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Terrorism & Security

WikiLeaks' Julian Assange arrested in London on rape charges

The arrest, on rape charges from Sweden, comes after Julian Assange warned that WikiLeaks could release key US cables if anything 'happened' to him.

By Correspondent / December 7, 2010

In this Nov. 4 file photo, Wikileaks founder Julian Assange gestures as he speaks about the US and the human rights during a press conference at the Geneva press club in Geneva, Switzerland. Assange was arrested Tuesday morning in London on rape charges from Sweden.

Martial Trezzini/Keystone/AP/File


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Julian Assange, editor in chief of WikiLeaks, was arrested Tuesday morning in London on rape charges from Sweden, adding a new wrinkle to the ongoing furor over WikiLeaks' controversial release of hundreds of thousands of US diplomatic cables.

The British Press Association reports that Mr. Assange is expected to appear in court Tuesday after being arrested by Scotland Yard's extradition unit at 9:30 a.m., according to a Metropolitan Police spokesman. The spokesman said that Assange voluntarily came to the London police station, where he was arrested on a European Arrest Warrant from Swedish authorities for "one count of unlawful coercion, two counts of sexual molestation and one count of rape, all alleged to have been committed in August 2010." The Press Association noted that the Metropolitan Police received an arrest warrant last month on the same charges, but the warrant was invalid because it was not properly filled out.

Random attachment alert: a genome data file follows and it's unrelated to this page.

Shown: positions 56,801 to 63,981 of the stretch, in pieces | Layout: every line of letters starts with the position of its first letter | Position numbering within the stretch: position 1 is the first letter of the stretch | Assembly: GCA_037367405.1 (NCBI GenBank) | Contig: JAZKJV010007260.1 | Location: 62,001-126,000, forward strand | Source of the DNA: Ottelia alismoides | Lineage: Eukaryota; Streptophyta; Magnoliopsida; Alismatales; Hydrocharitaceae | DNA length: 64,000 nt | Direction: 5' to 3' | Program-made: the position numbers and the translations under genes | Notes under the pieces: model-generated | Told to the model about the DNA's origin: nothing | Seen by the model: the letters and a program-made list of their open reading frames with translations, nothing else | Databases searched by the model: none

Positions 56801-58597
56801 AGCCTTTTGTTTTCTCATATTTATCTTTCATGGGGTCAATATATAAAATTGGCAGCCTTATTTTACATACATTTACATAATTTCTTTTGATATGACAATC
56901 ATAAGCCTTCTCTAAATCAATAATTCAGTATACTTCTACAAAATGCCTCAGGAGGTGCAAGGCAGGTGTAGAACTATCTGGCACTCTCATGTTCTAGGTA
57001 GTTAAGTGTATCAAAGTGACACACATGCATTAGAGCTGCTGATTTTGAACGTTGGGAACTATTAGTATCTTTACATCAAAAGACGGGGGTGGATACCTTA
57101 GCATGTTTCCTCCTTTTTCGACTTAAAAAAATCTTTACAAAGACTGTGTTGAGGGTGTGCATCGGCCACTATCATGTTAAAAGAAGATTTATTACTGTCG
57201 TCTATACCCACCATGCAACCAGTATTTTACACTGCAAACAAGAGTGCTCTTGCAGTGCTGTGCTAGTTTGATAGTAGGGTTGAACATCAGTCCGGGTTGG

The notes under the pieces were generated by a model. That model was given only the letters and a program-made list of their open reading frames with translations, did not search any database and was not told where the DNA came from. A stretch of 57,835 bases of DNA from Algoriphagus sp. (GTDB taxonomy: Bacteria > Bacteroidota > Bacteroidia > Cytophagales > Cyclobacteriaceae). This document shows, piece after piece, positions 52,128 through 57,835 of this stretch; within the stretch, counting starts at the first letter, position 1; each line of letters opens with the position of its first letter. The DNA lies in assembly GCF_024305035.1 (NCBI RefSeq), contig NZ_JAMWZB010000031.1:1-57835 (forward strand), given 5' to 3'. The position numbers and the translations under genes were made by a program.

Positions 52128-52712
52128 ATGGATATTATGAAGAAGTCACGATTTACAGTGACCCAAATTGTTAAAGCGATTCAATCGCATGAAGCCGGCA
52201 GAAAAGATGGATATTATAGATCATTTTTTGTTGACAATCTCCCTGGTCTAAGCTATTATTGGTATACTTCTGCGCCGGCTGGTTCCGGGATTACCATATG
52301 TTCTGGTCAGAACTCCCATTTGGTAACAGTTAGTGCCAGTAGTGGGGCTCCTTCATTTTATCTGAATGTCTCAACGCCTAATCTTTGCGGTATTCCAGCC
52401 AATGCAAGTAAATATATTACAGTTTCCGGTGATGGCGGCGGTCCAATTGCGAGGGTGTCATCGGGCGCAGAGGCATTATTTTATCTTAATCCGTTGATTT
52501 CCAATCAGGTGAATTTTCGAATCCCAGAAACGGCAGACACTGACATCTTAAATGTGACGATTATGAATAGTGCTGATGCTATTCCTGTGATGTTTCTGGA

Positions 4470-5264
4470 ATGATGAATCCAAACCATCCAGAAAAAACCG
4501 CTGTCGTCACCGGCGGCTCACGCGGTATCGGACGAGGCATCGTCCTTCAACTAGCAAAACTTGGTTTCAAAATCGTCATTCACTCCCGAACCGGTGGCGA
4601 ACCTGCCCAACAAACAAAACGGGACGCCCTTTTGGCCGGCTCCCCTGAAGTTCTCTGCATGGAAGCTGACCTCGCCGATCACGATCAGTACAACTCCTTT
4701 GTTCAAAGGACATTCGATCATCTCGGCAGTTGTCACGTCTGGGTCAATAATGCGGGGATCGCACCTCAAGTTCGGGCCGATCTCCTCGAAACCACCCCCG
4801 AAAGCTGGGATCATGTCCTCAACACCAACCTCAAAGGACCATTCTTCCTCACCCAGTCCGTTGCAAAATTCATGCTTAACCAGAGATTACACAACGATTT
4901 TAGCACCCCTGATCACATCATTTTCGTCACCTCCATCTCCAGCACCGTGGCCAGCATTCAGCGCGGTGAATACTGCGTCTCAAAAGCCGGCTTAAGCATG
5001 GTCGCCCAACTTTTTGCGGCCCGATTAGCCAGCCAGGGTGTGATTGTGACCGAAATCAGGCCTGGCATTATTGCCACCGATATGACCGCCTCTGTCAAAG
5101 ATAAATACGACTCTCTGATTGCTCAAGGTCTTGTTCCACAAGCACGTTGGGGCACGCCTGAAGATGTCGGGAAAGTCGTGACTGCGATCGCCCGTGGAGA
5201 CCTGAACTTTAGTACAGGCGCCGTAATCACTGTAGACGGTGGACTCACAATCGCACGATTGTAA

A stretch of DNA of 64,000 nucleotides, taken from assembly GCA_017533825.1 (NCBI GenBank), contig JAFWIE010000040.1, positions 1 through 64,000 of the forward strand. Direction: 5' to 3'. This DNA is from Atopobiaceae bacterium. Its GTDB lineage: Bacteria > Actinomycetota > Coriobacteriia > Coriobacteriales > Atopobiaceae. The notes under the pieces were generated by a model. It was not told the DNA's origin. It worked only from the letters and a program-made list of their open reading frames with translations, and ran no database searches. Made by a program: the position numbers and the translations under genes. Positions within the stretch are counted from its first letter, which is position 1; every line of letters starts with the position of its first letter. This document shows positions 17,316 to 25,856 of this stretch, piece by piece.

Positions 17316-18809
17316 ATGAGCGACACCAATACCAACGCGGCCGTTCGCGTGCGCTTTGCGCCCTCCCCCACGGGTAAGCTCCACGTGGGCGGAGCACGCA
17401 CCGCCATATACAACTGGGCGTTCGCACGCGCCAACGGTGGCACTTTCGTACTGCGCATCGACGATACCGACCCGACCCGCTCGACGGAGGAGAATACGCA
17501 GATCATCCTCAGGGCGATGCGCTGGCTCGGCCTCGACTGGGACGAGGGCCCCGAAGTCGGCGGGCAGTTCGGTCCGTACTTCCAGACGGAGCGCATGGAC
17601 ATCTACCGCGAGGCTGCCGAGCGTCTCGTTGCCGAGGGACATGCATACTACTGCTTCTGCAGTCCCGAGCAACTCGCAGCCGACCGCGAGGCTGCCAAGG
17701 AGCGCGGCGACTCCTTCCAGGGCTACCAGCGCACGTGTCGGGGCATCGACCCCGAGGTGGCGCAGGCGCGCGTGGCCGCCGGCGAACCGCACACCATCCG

Sky News reports that Assange will probably be released on bail of between £100,000 and £200,000 (between $150,000 and $320,000), though it seems unlikely that Assange would attempt to flee, as he denies all the charges against him.

Assange's arrest comes despite his apparent threat last Friday that if anything "happens" to him or WikiLeaks, key portions of the WikiLeaks cable archive (only a small percentage of which has been published) would go public. In a Q&A with the public on the Guardian's website, Assange wrote that the cable archive "has been spread, along with significant material from the US and other countries to over 100,000 people in encrypted form. If anything happens to us, the key parts will be released automatically. Further, the Cable Gate archives is in the hands of multiple news organisations." The archive is known to already be in the hands of five news organizations around the world, including the Guardian and The New York Times.


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